I joined toastmasters recently and last week one of the other club members gave an impassioned speech with her vision of the club’s future. In it, she asked us to challenge the status quo. She asked some other things too, but the one that has been reverberating in my head for the last week is to understand how I go about challenging the status quo.
What is Status Quo?
There are many ways we direct ourselves to maintain the status quo in our language. “We’ve always done it this way”, “Business as usual”, “Don’t rock the boat”, “The nail that sticks up gets hammered down”. “I’ll take the usual”.
To maintain the status quo is to keep things as they presently are. To keep the current state of affairs.
The status quo is the antithesis to change.
The status quo is habitual.
The easy path, the one of least resistance, is comfortable. It’s predictable and safe. It’s known, travelled before, understood.
Contrast that with the unknown, the unpredictable and the uncertain and we can see why the status quo is so attractive. It’s that cozy blanket sitting in front of the fire drinking a cup of tea. Change on the other hand is dirty, messy, difficult. The status quo sounds pretty darn good.
What’s wrong with the Status Quo?
Why do we need to challenge it? I like it here in front of the fire!
What we don’t hear is that the status quo is the path to stagnation. Nothing great has come from maintaining the status quo. The Go-Along-To-Get-Along crowd won’t be coming up with solutions to the challenges we face today. Businesses that continue to do it the same way will eventually wither and cease to be as the rest of the market adopts new technologies and new methods.
Have you sent or received a fax in the past? Do you still?
How do we challenge the Status Quo?
Knowing what the status quo is and why we want to challenge it is the start.
The status quo thrives when we live without inquiry. When we do not examine the merits of the status quo.
To challenge the status quo, hold it up in public. Shine a light in the dark corners and ask the hard questions. Be open to all answers. Encourage new lines of thinking.
Why do I want to change it? What about the status quo is undesirable? What would be better?
“Why” and “What” questions help define the status quo. They tend to focus on the past and present or are designed to find facts.
- Why is there so much traffic?
- Why don’t I have many close friends?
- What causes El Niño?
- Why do I hate public speaking?
Understanding what the status quo is, it’s possible to paint a picture that changes it. To build a vision that will challenge it.
Ask “How” questions to build your vision
“How” questions look to the future. They describe the path to follow, what actions are needed to change the status quo.
- How do I spend less time in traffic?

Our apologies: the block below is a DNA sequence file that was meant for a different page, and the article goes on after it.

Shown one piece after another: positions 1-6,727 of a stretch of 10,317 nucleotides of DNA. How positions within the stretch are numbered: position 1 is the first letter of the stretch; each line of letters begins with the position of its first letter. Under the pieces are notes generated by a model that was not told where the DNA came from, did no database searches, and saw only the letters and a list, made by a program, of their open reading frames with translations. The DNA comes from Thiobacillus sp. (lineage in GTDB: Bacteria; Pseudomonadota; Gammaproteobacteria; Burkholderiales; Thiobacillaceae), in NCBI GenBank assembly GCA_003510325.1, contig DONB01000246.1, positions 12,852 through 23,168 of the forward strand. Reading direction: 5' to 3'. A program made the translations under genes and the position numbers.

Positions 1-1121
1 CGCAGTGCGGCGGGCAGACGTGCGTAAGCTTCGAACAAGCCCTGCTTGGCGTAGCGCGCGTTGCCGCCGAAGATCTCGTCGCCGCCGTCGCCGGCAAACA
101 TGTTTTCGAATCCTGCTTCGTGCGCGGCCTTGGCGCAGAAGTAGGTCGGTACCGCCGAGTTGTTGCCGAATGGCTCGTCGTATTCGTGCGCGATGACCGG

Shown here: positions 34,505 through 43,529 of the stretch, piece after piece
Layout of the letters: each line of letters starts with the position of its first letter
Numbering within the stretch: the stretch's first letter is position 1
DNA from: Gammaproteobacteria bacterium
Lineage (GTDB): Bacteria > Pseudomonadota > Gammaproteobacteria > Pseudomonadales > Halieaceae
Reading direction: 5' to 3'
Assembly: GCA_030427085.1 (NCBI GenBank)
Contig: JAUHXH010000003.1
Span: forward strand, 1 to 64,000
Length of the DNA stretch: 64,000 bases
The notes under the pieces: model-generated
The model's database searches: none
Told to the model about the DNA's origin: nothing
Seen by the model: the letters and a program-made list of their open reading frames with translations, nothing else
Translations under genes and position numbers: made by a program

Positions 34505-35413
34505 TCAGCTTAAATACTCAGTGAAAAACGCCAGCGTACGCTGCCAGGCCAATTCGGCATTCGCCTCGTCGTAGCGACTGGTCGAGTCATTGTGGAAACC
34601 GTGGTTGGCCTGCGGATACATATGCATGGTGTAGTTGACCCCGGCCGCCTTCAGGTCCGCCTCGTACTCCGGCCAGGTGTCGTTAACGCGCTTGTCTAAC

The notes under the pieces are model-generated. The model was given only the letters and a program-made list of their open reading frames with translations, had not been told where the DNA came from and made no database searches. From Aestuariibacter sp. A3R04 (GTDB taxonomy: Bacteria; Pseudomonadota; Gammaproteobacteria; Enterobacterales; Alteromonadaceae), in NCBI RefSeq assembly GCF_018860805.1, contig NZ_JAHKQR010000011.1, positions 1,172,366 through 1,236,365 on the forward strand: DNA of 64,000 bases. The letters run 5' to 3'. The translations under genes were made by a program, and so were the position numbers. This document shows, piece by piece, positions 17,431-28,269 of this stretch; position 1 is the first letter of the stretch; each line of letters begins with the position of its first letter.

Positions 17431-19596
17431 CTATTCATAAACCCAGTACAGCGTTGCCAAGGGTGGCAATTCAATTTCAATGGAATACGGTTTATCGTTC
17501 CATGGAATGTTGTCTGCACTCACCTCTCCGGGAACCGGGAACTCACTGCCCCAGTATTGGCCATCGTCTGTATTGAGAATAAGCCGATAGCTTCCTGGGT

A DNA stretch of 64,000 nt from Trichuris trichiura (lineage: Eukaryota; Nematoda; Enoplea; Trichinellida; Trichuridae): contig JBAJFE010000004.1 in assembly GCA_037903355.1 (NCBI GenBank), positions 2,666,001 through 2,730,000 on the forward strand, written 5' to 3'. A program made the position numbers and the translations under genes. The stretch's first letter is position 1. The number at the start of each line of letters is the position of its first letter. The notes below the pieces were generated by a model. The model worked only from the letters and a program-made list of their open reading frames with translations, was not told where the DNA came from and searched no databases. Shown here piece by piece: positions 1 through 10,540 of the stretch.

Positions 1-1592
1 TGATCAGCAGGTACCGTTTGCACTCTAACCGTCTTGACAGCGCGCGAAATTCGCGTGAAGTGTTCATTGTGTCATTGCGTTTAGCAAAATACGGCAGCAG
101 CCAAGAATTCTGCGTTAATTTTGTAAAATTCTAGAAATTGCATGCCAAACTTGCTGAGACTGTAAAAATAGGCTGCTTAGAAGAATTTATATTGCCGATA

- How do I make more close friends?
- How can I use my understanding of El Niño?
- How do I overcome my fear of public speaking?
The final part of the equation is having the courage to change and stand up those that are protecting the status quo. You may even find that the person resisting the most is yourself!
Challenging the status quo is scary.
You may fail.
More than once.
You may also succeed beyond your dreams and create something new that the world has never seen before. Great things come from challenging the status quo.
If you’re not failing, you’re not trying hard enough.
Everything you are today, at some time was a challenge to the status quo. When we’re younger, it comes more naturally. We’re wired to explore and test our boundaries. Even from the crib, we’re challenging the status quo of laying on our back. We’re learning to turn over, stand up and finally, to our parents frustration, climbing out of the crib when we’re supposed to be taking a nap.
How many times did you fall down when you were learning to walk?
At some point we learn to fear failure. Status quo becomes more attractive, more comfortable. More powerful.
Creation and learning are challenges to the status quo. Invention, innovation and revolution come from seeing a problem in the present, visualizing a better future, and having the courage to take action to turn that vision into reality.
I challenge you to put the status quo in the spotlight, embrace your failures and create something new. What questions do you need to start asking?
If you’ve followed along closely, you may have noticed this article uses the pattern I just described. I started by describing the status quo, “what” is it? Then I discussed “what” is wrong with the status quo, “Why” do we want to challenge it. Finally I explored “How” we change it and gave some example questions to use to build your vision.
What, Why, How. Then Act!
This simple pattern can help you the next time you want to challenge the status quo.
What do you want? Why do you want it? How will you get it? Then have the courage to fail and ACT!
As Joel A. Baker put it:
Vision without action is merely a dream. Action without vision just passes the time. Vision with action can change the world.